The E36 M3 was a far more subtle proposition; much in the same way that an E34 M5 looked pretty similar to a 520i, the M3 wasn’t that far off a 318is. There were clues for those keeping an eye out for the ultimate 3 Series, though – a more aggressive front bumper with a large valence and body-coloured mesh, sculpted side skirts, a new rear bumper with diffuser and the now rather familiar aerodynamic mirrors. The final touch was the addition of wider rubbing strips incorporating the M logo. Overall, it was a very handsome, if less flamboyant, machine and its design has stood the test of time well.
Under the body, it was all new, too, even if it was closely related to the rest of the E36 range. Initially, the M3 was only available as a Coupé with the S50 3.0-litre engine and a ZF five-speed manual gearbox transmitting the power to the road via a 25% locking LSD. The S50 B30 straight-six is based loosely on the 24-valve M50 but underwent several changes, including increased bore, stroke and compression, individual throttle bodies, heavy-duty valve springs, single-Vanos, a dual-mass flywheel and freer-flowing intake and exhaust systems. The result was 286hp and 236lb ft of torque, which made for rapid performance, with 0-62mph coming up in a swift 6.0 seconds. As with the engine, the E36 M3’s suspension was based on the regular car’s but with several modifications. The ride height was 31mm lower, the track was increased front and rear, and firmer shocks and springs were fitted, as were reinforced spring mounting plates, along with thicker anti-roll bars and revised geometry.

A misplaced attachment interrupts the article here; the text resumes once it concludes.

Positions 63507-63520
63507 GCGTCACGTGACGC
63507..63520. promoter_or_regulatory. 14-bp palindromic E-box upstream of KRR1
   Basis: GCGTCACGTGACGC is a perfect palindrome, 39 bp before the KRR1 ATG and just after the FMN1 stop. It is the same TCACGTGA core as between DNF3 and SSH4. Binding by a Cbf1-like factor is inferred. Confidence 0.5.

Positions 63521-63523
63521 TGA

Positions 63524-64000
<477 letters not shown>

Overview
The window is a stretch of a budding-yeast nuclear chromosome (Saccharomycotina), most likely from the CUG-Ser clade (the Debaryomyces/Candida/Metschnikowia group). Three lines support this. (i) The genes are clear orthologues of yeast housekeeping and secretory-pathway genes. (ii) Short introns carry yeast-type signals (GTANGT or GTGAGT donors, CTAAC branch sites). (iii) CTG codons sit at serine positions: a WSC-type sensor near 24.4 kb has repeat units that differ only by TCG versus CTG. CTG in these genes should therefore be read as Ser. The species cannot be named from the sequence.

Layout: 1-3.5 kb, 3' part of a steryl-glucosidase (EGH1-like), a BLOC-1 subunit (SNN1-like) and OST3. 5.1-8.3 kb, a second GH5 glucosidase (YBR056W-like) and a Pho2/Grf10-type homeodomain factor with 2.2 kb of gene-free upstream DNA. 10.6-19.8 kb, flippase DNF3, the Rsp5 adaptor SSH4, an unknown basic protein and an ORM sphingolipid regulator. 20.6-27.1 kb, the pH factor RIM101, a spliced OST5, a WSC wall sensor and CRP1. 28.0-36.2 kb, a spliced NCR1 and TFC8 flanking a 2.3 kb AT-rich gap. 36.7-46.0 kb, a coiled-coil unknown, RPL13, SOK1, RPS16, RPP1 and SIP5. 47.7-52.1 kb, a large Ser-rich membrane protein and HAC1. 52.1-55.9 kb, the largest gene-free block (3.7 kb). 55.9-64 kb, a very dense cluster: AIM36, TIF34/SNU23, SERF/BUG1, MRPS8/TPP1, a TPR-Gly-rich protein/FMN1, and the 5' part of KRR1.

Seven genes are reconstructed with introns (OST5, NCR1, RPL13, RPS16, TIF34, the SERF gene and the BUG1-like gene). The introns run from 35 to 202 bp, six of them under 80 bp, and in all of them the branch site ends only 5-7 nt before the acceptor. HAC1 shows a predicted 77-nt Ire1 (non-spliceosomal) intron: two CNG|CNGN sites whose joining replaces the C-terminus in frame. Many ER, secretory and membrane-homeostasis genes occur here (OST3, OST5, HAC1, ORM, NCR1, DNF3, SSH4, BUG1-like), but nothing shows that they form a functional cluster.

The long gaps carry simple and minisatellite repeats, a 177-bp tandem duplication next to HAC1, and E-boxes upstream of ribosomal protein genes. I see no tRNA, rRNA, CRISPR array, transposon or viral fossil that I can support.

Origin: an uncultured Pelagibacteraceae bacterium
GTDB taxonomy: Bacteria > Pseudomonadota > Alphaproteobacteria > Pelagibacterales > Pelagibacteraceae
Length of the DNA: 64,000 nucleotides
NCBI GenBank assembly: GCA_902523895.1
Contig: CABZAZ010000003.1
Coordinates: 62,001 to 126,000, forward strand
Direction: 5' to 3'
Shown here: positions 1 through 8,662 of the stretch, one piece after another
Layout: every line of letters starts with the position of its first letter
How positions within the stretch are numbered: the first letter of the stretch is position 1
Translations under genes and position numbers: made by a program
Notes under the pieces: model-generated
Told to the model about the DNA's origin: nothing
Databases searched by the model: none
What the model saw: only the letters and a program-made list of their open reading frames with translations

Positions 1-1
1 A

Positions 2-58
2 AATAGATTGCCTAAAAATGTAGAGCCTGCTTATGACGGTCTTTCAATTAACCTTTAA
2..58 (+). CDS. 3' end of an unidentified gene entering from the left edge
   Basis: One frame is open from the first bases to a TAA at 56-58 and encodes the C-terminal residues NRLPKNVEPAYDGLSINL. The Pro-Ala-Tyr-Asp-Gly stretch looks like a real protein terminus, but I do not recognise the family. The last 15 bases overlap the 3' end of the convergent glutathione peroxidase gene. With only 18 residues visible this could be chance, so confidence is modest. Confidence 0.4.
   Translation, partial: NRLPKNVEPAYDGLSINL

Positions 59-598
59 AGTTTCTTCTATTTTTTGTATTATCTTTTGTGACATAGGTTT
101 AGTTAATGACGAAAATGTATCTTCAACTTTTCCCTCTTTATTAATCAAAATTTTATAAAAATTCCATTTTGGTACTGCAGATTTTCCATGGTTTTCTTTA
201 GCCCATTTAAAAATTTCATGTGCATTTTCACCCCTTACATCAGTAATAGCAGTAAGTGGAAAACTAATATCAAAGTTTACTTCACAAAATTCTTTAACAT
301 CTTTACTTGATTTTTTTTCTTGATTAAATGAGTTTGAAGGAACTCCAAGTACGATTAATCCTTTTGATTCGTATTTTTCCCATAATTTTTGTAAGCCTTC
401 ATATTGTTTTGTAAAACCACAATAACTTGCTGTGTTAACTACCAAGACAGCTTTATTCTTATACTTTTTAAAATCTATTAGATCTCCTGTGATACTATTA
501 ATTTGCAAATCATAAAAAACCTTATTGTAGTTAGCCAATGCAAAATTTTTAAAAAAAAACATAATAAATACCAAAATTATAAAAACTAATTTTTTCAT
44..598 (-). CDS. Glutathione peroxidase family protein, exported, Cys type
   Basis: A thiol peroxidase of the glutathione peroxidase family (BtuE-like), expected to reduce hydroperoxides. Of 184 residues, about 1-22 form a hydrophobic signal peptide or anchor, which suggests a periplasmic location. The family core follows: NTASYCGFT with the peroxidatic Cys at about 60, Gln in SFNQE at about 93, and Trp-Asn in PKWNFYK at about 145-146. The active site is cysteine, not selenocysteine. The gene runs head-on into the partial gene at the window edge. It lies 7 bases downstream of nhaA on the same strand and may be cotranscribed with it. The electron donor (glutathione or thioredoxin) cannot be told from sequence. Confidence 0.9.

The M3 also had a special M-tuned steering rack with a variable ratio and vented brake discs all-round. Despite its impressive spec, the press weren’t bowled over by the car, but that didn’t stop it from being a big seller, with over 25,000 Coupés sold before BMW shook things up and introduced the thoroughly uprated Evo model.
In 1995 the M3 3.2 was revealed, which went on sale in ’96. The 3.2 was christened the Evolution in the UK, as BMW GB wanted to distinguish it from its predecessor. While no one had complained that the 3.0- litre had been a bit shy in the power department, BMW pulled out all the stops and thoroughly revised the engine, creating the new S50 B32 3.2-litre straight six. Bore had been increased, stroke lengthened, and capacity enlarged while the compression ratio was raised. BMW/Siemens MSS50 engine management was fitted, along with double- Vanos, lightweight pistons, an improved dual-mass flywheel, graphite-coated con rods, larger inlet valves, a more efficient intake and exhaust system and a second oil pump. The result was 321hp and 258lb ft of torque, making this the first road-going BMW to break the 100hp/ litre barrier. It was genuinely rapid, too, with 0-62mph taking a scant 5.5 seconds.